Magazine article Art Education

Using Contemporary Art to CHALLENGE Cultural Values, Beliefs, and Assumptions

Magazine article Art Education

Using Contemporary Art to CHALLENGE Cultural Values, Beliefs, and Assumptions

Article excerpt

What happens when "sambos," "mammies," and "pickaninnies" enter an art classroom? Moreover, what happens when they become subjects of interrogation and challenge preservice art teachers to question their cultural values, beliefs, and assumptions? Art educators, like many other educators born or socialized within the main-stream culture of a society, seldom have an opportunity to identify, question, and challenge their cultural values, beliefs, assumptions, and perspectives because school culture typically reinforces those they learn at home and in their communities (Bush & Simmons, 1990).

Globalization, changing demographics, and other socio-economic factors have led to increased diversity in our various teaching contexts. Differences in race, ethnicity, gender, age, physical abilities, language, sexual identifications, social class, religion, and political beliefs are making teaching not only more exciting but more challenging as well. Though some educators perceive increasing diversity as a problem (Davis, 1993), the growing number of diverse groups of people in our society and educational institutions has created a demographic imperative to which art educators will have to respond.

Challenging Our Values, Beliefs, and Assumptions

Creating and maintaining classrooms that affirm diversity requires an awareness of our worldview. "Worldview" refers to the way in which we look out on the universe (Spradley & McCurdy, 1990). It consists of our values, beliefs, and assumptions, or the way in which we perceive "the Other." "The Other" denotes any cultural group different from ourselves.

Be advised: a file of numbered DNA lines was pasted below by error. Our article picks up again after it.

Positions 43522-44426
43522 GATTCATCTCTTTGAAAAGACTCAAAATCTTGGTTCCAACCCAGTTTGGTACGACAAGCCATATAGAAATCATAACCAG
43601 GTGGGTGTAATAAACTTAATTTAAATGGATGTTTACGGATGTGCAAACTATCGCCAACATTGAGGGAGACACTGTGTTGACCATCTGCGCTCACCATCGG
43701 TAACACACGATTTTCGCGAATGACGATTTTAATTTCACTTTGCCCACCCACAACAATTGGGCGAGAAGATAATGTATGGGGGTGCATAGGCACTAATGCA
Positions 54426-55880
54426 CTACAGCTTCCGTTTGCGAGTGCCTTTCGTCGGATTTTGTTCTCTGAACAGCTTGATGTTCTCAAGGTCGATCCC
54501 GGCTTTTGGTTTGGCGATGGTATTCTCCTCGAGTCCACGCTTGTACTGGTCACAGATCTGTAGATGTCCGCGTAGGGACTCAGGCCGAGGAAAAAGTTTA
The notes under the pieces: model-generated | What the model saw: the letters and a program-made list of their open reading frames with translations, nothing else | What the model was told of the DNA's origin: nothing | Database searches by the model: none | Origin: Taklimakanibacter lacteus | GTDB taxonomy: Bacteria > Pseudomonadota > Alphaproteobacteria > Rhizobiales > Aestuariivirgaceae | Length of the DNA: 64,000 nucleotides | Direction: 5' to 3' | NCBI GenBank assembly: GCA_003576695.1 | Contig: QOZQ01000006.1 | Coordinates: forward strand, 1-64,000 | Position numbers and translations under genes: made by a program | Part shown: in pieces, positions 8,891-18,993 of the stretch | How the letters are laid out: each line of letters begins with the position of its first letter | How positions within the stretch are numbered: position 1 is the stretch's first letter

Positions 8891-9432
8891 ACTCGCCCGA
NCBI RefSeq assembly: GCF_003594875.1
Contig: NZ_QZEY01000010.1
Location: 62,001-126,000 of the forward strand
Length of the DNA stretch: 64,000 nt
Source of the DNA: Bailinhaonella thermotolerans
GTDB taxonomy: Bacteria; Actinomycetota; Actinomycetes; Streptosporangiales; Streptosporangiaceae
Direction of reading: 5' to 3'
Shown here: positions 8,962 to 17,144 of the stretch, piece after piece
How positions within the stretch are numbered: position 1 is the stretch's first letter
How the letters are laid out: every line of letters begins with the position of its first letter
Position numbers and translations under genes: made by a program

As art educators, we need to ask ourselves a number of critical questions that focus on self, students, curriculum and teaching, and the learning environment (Etlin, 1988; Hernandez, 1989; Chalmers, 1996). In Figure 1, I provide sets of questions for such critical reflection. By challenging our values, beliefs, and assumptions, we begin to resist the limitations they impose on our worldview. Because teachers are in a position to model and inspire learners to adopt a critical point of view, an important first step for teachers is to examine and analyze their own values and perspectives (Ford & Dillard, 1996). However, reflexivity is not episodic. It is a process that entails a lifelong commitment to continuous improvement, constant review, and consistent refinement.

Further, teachers need the time and a proper environment that provide for dialogue, reflection, and clarification to bring new meaning, both as teacher and learner (Saavedra, 1996).To that end, during Fall 2001, I taught a graduate seminar focused on self-reflection and values clarification. This special topics seminar, Using Contemporary Art to Challenge, Cultural Values, Beliefs, and Assumptions, arose from a philosophy that incorporated the notion that (a) teaching practices reflect a worldview (Chalmers, 1996); (b) as art educators we need to be clear about the values, beliefs, and assumptions we bring to our work; (c) we need to critically examine these personal and professional values, beliefs, and assumptions; and (d) we need to reflect upon what those values, beliefs, and assumptions mean for our teaching and student learning.

Teacher education programs have the responsibility of preparing preservice teachers for a diverse society.

Multicultural perspectives should not be limited to isolated courses but should permeate every aspect of the curriculum, the goal of which is to increase respect for diversity, reduce racism, and positively affect student learning. Drawing on the works of James and Cheryl Banks (1993, 2000), I use the framework illustrated in Figure 2 to explain some of the various ways in which multicultural perspectives might be integrated into the art education curriculum.

Seminar Goals and Objectives

I designed the seminar based on my experiences as an art teacher, administrator (principal), and university professor. …

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